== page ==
Moreover, the changing composition of the American electorate will not eliminate the core of voters attached by emotive links to Israel, especially among evangelicals, but there will be larger numbers of voters with no religious or ethno-national roots in Israel’s identity and history and among whom Israel’s narrative is less resonant. To cite just one dramatic example of the change: 60 years ago, Hubert Humphrey, a vigorous supporter of Israel, was one of the senators from Minnesota; today, Ilhan Omar, perhaps the fiercest opponent of Israel in Congress, is a representative from the same state.
Furthermore, barring a change in the vector of Israeli society and politics, Israel may not even be able to count on the degree of support from the American Jewish community to which it has become accustomed. The majority of American Jews are committed liberals, and some exhibit growing signs of discomfort with the illiberalism of Israeli governments in recent years, not just with respect to “the peace process,” but also with respect to domestic politics. For example, the majority of those affiliated with some stream of American Judaism (themselves only about two-thirds of American Jews) are members of Conservative or Reform congregations, precisely those streams subject to dismissive comments and discriminatory practices by the Chief Rabbinate in Israel. Moreover, as the immediacy of the Holocaust fades with the passage of time, so, too, does emotional identification with Israel’s raison d’être. Consequently, younger generations of Jews may well come to feel less identified with, and committed to, Israel than were their parents or grandparents. Criticizing Israeli policy has long been commonplace. But in recent years, even more radical Jewish voices have been raised, identifying with extreme left-wing, anti-Semitic movements that question Israel’s essential legitimacy. These voices are still truly marginal, amounting, by one estimate, to no more than about 3% of the Jewish community. Nevertheless, a recent poll shows that 51% of Israeli Jews already feel that US Jews are not supportive enough. Other things being equal, the alienation of American Jews from Israel may well intensify in the future.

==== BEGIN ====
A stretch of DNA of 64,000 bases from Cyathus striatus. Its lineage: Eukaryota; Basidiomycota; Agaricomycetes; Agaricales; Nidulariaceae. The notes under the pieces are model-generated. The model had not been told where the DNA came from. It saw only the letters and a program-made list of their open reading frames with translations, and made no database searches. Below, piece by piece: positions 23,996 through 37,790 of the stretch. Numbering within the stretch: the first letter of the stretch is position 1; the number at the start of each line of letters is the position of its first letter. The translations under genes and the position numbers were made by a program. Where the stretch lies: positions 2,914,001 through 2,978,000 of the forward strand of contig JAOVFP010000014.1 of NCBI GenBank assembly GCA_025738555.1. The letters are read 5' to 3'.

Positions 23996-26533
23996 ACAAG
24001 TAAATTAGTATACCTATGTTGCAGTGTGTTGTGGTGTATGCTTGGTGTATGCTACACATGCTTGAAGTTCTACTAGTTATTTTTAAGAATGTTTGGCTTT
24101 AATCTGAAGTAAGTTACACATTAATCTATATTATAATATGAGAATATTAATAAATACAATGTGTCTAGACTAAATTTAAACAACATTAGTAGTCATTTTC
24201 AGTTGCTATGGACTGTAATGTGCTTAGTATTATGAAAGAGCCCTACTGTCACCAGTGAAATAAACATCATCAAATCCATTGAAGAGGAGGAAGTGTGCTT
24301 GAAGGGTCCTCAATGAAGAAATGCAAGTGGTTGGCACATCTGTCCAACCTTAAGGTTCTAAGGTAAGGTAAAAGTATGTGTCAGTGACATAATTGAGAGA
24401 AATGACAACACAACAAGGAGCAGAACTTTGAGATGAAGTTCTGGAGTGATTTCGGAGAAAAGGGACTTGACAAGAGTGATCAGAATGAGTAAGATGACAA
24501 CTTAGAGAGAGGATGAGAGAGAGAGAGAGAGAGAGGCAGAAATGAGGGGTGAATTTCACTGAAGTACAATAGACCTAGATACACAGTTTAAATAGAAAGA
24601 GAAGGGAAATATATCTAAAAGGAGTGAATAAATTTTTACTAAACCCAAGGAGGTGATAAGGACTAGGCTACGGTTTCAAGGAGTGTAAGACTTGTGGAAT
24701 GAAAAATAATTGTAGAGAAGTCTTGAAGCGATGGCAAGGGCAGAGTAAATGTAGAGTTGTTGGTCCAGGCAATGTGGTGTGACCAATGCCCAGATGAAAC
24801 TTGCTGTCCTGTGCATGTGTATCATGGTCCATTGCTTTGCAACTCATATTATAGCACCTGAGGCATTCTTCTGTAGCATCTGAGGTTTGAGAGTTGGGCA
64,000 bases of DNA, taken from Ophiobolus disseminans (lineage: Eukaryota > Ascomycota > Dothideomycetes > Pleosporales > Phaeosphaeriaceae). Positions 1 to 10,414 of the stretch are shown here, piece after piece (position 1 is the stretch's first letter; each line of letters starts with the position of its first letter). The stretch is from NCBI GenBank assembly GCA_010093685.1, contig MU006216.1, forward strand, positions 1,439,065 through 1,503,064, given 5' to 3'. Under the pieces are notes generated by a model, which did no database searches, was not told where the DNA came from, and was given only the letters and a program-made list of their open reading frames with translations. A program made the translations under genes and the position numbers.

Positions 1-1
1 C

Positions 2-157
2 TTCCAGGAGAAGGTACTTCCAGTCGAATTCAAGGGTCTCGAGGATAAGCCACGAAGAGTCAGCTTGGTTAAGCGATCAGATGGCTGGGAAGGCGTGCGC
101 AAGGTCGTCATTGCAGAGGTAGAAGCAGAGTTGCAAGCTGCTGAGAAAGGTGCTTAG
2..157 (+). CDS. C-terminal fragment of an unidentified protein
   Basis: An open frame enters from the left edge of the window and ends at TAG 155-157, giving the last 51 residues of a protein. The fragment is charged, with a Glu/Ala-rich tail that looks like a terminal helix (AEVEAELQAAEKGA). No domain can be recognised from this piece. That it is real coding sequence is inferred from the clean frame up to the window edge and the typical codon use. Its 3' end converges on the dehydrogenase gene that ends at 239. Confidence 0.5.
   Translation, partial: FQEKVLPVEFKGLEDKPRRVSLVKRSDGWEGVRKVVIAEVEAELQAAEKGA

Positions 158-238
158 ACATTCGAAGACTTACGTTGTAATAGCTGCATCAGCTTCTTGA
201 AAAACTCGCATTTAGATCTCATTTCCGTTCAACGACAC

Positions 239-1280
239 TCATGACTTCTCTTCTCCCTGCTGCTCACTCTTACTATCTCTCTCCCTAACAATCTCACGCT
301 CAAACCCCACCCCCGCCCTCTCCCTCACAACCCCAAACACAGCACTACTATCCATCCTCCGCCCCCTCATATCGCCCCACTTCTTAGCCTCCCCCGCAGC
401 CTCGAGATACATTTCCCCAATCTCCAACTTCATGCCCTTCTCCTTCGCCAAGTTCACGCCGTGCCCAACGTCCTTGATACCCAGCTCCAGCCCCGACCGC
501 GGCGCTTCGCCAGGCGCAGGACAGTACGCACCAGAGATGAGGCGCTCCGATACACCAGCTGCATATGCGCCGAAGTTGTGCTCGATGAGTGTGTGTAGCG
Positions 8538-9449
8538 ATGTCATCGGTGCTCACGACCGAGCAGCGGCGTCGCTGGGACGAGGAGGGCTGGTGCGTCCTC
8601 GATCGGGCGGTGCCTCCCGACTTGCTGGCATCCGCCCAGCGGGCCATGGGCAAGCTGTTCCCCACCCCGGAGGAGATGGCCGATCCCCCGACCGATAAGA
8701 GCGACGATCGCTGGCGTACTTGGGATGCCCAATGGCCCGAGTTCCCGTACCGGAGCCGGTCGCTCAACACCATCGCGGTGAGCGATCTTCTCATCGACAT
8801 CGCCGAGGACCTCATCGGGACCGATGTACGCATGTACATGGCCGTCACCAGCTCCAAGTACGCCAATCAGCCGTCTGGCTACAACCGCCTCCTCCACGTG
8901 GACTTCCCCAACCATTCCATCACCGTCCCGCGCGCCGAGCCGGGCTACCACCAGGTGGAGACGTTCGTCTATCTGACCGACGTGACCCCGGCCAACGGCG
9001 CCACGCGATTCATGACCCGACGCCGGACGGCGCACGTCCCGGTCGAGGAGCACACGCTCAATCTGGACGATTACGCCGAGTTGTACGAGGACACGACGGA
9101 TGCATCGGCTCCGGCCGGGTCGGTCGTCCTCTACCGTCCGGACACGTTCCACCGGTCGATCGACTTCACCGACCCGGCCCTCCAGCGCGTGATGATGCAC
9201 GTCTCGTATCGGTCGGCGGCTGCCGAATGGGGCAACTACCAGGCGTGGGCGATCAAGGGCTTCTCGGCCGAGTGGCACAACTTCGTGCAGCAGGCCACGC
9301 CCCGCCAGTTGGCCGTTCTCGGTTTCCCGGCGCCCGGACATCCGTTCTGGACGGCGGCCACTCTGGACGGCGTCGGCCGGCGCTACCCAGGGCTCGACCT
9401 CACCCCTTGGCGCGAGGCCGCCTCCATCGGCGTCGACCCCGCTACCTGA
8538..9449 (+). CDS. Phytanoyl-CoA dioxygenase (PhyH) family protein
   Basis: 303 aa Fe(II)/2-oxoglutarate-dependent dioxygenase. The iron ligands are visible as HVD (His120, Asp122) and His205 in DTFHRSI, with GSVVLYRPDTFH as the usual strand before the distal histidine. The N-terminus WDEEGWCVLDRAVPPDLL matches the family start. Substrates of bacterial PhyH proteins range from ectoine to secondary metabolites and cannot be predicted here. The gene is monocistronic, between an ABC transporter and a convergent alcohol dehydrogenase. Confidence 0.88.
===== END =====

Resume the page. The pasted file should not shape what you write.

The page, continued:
In short, many of the traditional foundation stones of an intimate American-Israeli relationship may be subject to weakening or erosion. There is nothing in the foreseeable future to suggest a complete disconnect, much less the transmogrification of the United States into a hostile adversary. Israel and the United States will continue to share important interests that can underlie a strong transactional relationship, even more than during the Cold War, when the United States felt the need to compete with the Soviet Union for the alignment of Arab and Muslim states. After all, it is possible for two countries, even without any convergence of narratives, to retain strong bilateral ties based on transactional benefits. This is clear from the example of US-Turkish relations. Despite the absence of any congruence in either their personal or their national stories, President Barack Obama, a liberal democrat by almost any criterion, felt no compunction about claiming that Turkish President Recep Tayyip Erdoğan, an illiberal democrat by almost any reckoning, was one of the foreign leaders with whom he could share friendship and “bonds of trust.”